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Gov. Polis Signs Bill Allowing Kids to Operate Lemonade Stands in Colorado

U.S. News & World Report logo U.S. News & World Report 4/2/2019 Casey Leins
a young boy sitting on a bench: Lemonade stand. © (Getty Images/Hero Images) Lemonade stand.

Children in Colorado can run lemonade stands and other small businesses this summer without a business license, thanks to legislation signed by Democratic Gov. Jared Polis on Monday.

The bill prohibits local governments from requiring minors to get a business license to run small, "occasional" businesses, such as lemonade stands. The law defines "occasional basis" to mean the businesses doesn't operate more than 84 days a year.

Last year, three young boys in Denver were forced to shut down their lemonade stand, set up near an arts festival, after vendors complained that the children were taking away some of their customers.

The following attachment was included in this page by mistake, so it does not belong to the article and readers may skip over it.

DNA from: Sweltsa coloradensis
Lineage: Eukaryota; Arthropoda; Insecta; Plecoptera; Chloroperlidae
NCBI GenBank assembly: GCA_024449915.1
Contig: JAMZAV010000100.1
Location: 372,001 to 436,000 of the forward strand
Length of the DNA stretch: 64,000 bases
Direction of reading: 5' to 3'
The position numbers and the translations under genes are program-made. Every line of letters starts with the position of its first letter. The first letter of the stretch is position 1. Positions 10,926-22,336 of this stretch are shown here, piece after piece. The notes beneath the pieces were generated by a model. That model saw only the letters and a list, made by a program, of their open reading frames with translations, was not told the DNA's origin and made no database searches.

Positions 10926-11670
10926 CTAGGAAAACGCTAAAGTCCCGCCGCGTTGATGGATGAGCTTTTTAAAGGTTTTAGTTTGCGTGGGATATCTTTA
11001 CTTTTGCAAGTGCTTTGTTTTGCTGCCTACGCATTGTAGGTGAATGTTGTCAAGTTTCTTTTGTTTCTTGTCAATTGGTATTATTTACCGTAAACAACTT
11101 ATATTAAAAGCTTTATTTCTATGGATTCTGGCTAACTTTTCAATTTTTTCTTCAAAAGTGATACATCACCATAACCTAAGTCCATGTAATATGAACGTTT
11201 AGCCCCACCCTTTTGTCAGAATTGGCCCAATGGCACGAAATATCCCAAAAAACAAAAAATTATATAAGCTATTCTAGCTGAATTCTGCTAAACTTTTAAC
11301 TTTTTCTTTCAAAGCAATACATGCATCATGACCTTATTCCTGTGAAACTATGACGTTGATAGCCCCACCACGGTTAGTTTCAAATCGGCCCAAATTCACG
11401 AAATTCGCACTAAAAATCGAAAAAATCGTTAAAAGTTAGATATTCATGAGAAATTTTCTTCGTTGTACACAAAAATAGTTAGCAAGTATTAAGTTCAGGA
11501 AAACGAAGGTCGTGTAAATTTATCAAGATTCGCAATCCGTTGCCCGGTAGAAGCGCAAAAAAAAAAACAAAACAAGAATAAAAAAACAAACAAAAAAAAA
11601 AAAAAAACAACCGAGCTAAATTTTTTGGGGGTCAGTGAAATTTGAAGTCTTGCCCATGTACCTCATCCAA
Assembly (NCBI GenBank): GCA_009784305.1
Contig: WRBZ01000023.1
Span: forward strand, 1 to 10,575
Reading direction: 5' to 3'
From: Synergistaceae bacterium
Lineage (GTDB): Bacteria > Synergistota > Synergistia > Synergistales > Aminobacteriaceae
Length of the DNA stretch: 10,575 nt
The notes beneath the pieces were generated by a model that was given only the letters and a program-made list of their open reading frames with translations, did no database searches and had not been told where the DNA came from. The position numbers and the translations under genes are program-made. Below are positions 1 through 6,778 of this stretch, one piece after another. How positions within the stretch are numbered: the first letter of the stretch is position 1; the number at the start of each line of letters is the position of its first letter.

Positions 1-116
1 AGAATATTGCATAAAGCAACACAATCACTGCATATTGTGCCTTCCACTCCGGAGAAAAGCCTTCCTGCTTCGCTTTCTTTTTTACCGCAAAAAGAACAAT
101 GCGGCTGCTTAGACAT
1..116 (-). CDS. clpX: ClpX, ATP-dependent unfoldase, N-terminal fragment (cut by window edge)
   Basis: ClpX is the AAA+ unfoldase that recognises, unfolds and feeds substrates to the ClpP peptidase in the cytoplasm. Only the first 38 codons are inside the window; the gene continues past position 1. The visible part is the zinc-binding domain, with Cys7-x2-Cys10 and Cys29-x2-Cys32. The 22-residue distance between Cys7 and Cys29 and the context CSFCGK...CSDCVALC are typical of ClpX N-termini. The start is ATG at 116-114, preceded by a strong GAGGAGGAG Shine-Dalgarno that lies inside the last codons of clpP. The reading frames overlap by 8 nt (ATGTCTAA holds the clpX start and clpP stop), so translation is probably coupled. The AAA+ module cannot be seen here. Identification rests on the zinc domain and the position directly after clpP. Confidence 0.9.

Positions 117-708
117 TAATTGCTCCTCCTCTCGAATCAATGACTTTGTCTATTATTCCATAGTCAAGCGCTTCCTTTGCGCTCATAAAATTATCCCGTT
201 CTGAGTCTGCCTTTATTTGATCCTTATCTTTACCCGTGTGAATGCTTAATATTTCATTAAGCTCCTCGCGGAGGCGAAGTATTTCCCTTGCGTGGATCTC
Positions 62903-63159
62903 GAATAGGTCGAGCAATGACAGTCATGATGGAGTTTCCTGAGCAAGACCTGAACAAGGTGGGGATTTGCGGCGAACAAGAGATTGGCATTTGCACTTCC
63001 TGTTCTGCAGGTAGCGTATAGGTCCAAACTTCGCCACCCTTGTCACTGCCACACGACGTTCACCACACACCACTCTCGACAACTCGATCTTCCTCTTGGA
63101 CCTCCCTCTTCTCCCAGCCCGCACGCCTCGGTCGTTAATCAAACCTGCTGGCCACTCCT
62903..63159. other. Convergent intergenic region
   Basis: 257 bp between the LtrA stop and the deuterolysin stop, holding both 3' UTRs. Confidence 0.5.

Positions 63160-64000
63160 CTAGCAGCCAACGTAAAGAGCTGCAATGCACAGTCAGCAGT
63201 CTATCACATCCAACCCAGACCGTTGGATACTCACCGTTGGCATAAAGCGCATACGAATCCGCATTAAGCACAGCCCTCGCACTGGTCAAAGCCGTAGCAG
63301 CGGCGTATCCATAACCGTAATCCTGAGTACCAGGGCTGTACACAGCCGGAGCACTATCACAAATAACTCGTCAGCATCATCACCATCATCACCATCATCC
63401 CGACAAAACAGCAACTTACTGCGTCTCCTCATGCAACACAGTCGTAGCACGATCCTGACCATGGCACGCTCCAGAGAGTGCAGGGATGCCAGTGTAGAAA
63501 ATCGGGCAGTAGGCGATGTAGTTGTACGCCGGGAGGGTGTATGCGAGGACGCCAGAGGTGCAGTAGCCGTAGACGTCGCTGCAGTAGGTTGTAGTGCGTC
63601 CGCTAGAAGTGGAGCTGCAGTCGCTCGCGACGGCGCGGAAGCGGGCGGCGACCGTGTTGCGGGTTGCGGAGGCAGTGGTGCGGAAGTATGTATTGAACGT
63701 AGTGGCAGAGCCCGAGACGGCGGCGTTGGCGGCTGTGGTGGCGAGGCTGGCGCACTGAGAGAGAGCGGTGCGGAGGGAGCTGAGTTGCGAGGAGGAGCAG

According to Denver laws, the boys would have had to obtain a temporary vending permit.

"We don't go out of our way to enforce matters of this nature and in this instance, our actions were complaint driven," the Denver Police Department said in a Facebook post. "When officers receive a complaint, we have an obligation to act."

The stand, which was located across the street from the boys' home, was also set up next to a park, which also violated the city's codes, the Denver Post reported.

"I was very surprised and shocked that all this was necessary for a child's lemonade stand," the boys' mother, Jennifer Knowles, told the Post. She added that her children were planning to donate the money they collected to a child-advocacy ministry.

Denver officials quickly changed these permitting laws, and the new law signed Monday prevents other cities from requiring minors to obtain permits for similar, occasional businesses.

"Thrilled to sign the bipartisan Lemonade Stand Bill today that reduces regulations and cuts red tape, making it easier for young entrepreneurs to start their own businesses!" Polis tweeted.

Copyright 2019 U.S. News & World Report


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